Richard CorlissRichard Corliss -- Time magazine's witty, passionate, and highly influential critic for the past 35 years -- died Thursday, April 23 in New York City, after suffering a major stroke last week. He was 71. Time editor Nancy Gibbs shared a letter to staff on Friday morning, and it was further posted on the magazine's site:

It is with great sorrow that I tell you that Richard Corliss died last night, following a stroke.

It's painful to try to find words, since Richard was such a master of them. They were his tools, his toys, to the point that it felt sometimes as though he had to write, like the rest of us breathe and eat and sleep. It's not clear that Richard ever slept, for the sheer expanse of his knowledge and writing defies the normal contours of professional life.

Everyone who had the pleasure of working with him has stories of his kindness, his quirks, his humor, his obsessions, the bright, fresh breezes of his head and heart. And the many millions more who had the pleasure of reading him found the most engaging and trustworthy guide not just to what movies were worth seeing, but to the sprawling variety of his interests and passions. Our tributes and a sampling of his writing from his 35 years at TIME allow us to savor the immense range and excellence of his work as one of the world's most important voices on film, and so many other subjects.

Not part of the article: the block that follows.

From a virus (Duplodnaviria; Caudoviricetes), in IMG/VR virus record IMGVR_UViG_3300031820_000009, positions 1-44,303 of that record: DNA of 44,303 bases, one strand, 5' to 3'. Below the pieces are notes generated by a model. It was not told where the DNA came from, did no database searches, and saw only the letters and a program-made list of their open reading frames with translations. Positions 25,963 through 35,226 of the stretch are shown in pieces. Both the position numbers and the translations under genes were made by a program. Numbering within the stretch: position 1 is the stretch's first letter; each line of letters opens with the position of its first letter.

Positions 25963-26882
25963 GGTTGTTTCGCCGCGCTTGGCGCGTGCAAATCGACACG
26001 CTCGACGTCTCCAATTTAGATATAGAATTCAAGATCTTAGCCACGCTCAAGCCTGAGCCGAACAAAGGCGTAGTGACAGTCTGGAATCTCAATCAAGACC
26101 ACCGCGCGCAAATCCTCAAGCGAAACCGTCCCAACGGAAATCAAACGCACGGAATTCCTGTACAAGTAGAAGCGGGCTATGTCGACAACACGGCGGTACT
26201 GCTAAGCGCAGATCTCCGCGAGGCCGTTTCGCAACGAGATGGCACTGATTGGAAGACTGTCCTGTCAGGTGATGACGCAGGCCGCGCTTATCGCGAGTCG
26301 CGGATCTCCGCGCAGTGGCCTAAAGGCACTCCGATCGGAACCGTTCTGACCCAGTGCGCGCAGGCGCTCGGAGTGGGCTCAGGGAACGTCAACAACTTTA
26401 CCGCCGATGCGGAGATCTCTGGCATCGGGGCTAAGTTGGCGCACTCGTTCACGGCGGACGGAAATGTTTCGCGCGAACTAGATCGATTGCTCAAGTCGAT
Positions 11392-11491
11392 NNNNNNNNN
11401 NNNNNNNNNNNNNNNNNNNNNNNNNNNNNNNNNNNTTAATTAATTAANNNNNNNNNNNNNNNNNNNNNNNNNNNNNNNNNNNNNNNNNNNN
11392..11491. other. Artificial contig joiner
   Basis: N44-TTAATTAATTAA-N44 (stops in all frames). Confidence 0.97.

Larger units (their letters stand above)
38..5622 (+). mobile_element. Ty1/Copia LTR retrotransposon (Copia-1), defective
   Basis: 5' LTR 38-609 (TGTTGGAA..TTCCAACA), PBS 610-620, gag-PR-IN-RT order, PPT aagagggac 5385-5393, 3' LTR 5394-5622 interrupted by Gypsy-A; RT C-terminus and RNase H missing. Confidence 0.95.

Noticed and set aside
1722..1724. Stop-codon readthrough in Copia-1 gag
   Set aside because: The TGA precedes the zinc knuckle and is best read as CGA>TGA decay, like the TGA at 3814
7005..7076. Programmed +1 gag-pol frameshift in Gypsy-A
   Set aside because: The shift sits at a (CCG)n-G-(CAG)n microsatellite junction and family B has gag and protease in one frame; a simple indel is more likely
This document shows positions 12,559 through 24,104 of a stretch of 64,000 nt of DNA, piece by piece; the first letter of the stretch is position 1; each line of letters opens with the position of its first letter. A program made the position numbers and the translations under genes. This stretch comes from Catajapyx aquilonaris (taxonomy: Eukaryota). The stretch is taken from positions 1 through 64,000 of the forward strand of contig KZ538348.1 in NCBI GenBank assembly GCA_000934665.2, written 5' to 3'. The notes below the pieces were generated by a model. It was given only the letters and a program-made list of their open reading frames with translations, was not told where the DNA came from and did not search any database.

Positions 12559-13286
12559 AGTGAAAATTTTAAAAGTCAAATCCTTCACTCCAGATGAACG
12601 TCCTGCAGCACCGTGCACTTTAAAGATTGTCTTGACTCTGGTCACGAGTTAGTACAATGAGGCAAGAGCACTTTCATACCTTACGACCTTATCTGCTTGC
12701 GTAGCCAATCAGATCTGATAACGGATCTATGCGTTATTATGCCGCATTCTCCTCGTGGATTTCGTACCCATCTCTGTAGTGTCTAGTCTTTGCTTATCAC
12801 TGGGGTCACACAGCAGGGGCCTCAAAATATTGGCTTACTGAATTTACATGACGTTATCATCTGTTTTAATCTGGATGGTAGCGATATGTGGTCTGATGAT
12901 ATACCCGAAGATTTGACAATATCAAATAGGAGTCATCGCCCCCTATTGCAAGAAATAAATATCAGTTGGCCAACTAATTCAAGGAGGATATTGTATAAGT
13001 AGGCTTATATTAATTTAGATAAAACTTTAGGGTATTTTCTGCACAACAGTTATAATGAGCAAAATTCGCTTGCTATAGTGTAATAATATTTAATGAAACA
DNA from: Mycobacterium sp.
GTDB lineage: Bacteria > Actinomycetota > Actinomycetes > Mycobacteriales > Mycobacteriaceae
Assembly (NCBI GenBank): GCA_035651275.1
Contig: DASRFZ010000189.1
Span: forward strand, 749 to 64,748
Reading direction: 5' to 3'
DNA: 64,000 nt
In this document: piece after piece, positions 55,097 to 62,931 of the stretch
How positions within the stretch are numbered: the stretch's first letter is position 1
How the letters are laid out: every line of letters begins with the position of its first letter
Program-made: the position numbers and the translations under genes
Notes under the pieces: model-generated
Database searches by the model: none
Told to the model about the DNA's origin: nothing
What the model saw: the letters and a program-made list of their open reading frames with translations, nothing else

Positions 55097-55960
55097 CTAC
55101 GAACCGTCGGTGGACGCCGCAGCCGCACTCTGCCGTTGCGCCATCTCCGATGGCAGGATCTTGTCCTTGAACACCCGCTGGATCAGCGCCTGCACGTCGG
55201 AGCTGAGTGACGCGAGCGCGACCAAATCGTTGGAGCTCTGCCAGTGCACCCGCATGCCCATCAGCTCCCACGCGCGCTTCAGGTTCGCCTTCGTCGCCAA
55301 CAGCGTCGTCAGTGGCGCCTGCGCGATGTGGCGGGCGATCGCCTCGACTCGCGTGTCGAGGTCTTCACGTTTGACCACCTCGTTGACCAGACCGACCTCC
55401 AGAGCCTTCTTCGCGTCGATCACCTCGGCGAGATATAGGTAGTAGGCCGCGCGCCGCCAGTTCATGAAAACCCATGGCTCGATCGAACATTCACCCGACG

We will miss him terribly, and our prayers are with his beloved wife Mary."

Corliss grew up in Philadelphia and saw his first film, "Cheaper by the Dozen" at age 5. According to Time, he had his cinematic epiphany at 16 when he saw Ingmar Bergman's "The Seventh Seal." He started writing reviews for National Review, SoHo Weekly News and New Times, and in 1970 he became editor of Film Comment. He wrote his first Hollywood-focused books in 1974 and joined Time in 1980. He proved he was more than just a film reviewer, also writing theater and TV reviews.

Read more of Corliss' story at Time. Eventually, the screen will fade to black for all of us, and there are worse ways to go out than with such an impressive legacy in your wake. He will be missed.